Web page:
Belfast Telegraph

Government warned over business cost rises since national living wage introduced

More than a third of British businesses have seen their wage bills rise since the introduction of the new national living wage, according to new research.

Bosses at the British Chambers of Commerce also warned of businesses cutting recruitment plans in the wake of the changes.

The national living wage, which replaces the minimum wage, rose to £7.20 in April for all workers aged 25 and over.

A chamber of commerce survey of more than 1,600 business leaders across the UK found 34% have had to increase their wage bills since its introduction.

It found that two thirds of those surveyed were already paying their staff above the new living wage.

But for those affected by the change, a quarter have already reduced recruitment in order to balance the books.

The research also suggests 34% of these affected businesses plan to do so once the wage reaches £9 per hour, which it is set to by 2020.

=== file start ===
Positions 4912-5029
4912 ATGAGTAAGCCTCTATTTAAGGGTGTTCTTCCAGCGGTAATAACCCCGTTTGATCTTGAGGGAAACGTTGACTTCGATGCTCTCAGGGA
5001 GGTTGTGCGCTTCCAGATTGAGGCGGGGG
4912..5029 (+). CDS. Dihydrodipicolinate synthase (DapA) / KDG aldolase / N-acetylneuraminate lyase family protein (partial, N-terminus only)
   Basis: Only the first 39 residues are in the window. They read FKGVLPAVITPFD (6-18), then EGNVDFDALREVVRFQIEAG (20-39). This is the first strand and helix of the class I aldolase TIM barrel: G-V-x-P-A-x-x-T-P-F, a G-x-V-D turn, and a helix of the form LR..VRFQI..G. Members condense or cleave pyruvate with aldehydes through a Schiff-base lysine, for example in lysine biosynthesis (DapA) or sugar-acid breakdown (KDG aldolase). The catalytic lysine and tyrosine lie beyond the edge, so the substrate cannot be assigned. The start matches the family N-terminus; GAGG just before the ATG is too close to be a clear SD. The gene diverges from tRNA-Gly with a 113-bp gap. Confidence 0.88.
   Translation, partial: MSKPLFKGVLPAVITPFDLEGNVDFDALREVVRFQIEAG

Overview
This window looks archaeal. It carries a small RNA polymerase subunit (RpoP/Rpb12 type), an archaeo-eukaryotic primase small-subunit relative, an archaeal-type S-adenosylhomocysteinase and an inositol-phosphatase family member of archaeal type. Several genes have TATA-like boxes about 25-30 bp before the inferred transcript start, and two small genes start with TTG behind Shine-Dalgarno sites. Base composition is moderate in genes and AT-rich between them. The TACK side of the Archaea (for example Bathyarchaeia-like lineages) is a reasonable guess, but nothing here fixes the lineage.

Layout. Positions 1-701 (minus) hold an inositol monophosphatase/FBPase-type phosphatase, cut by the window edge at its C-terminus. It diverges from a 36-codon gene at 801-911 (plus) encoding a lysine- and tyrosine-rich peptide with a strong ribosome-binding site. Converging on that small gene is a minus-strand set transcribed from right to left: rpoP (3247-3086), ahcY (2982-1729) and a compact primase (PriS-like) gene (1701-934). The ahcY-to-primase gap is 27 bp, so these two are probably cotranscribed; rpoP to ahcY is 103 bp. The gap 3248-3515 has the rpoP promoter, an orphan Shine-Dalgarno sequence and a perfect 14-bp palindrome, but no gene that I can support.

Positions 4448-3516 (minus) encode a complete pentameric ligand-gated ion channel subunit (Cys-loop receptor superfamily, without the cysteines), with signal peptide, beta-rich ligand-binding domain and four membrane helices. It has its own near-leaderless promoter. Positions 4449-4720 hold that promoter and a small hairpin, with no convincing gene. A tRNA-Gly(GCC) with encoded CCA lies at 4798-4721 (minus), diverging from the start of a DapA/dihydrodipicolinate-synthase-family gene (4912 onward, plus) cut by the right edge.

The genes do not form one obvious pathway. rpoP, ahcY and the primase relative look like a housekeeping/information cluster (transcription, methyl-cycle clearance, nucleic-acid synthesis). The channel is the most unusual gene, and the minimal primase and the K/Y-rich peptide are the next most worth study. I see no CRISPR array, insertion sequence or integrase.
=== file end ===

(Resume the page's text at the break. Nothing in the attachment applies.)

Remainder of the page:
Others are looking at changes to staff hours, benefits or pay growth, as well as potentially raising prices.

Marcus Mason, head of education and skills at the British Chambers of Commerce, said: "A decent wage can make a huge impact on employees' lives and their performance at work, and most businesses are able to pay above the national living wage (NLW).

"However, a significant number of firms have already had to re-balance their books to meet the cost of the NLW, which can have a knock-on effect on recruitment or growth plans.

"The Government needs to take an evidence-based approach to setting the NLW.

"The rate should be set by the Low Pay Commission and be determined by the state of the economy, weighing up the various pressures businesses face.

"Further NLW increases need to be proportionate, reflecting business uncertainty, slowing growth and high input costs, to avoid having a negative effect on employment."

A Department for Business, Energy & Industrial Strategy spokesman said: "The Government is committed to building an economy that works for all and the national living wage is doing just that.

"We are making sure this works for employees as well as businesses, and will continue to back small firms by providing an environment in which they can thrive.

"The independent Low Pay Commission is chiefly responsible for making recommendations for National Minimum Wage rates, and now has additional responsibilities to help deliver the national living wage."

The Government has asked the Low Pay Commission to recommend increases to the national living wage towards 60% of median earnings by 2020.